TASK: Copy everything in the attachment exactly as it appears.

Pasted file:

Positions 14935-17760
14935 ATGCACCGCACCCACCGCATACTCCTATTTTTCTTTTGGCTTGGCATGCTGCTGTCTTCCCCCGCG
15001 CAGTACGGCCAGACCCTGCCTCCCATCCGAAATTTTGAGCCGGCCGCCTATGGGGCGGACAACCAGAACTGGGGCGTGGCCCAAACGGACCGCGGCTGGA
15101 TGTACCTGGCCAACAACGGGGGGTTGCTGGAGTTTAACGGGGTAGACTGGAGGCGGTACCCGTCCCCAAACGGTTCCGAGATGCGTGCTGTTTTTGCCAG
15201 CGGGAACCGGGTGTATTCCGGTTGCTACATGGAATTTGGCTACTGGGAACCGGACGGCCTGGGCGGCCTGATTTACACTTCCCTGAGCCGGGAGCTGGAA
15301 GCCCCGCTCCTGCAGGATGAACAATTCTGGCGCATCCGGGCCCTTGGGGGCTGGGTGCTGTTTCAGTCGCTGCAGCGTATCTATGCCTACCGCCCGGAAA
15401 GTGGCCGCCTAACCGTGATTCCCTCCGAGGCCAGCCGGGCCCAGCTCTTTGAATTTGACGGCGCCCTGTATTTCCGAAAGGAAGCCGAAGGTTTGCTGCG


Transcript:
Positions 14935-17760
14935 ATGCACCGCACCCACCGCATACTCCTATTTTTCTTTTGGCTTGGCATGCTGCTGTCTTCCCCCGCG
15001 CAGTACGGCCAGACCCTGCCTCCCATCCGAAATTTTGAGCCGGCCGCCTATGGGGCGGACAACCAGAACTGGGGCGTGGCCCAAACGGACCGCGGCTGGA
15101 TGTACCTGGCCAACAACGGGGGGTTGCTGGAGTTTAACGGGGTAGACTGGAGGCGGTACCCGTCCCCAAACGGTTCCGAGATGCGTGCTGTTTTTGCCAG
15201 CGGGAACCGGGTGTATTCCGGTTGCTACATGGAATTTGGCTACTGGGAACCGGACGGCCTGGGCGGCCTGATTTACACTTCCCTGAGCCGGGAGCTGGAA
15301 GCCCCGCTCCTGCAGGATGAACAATTCTGGCGCATCCGGGCCCTTGGGGGCTGGGTGCTGTTTCAGTCGCTGCAGCGTATCTATGCCTACCGCCCGGAAA
15401 GTGGCCGCCTAACCGTGATTCCCTCCGAGGCCAGCCGGGCCCAGCTCTTTGAATTTGACGGCGCCCTGTATTTCCGAAAGGAAGCCGAAGGTTTGCTGCG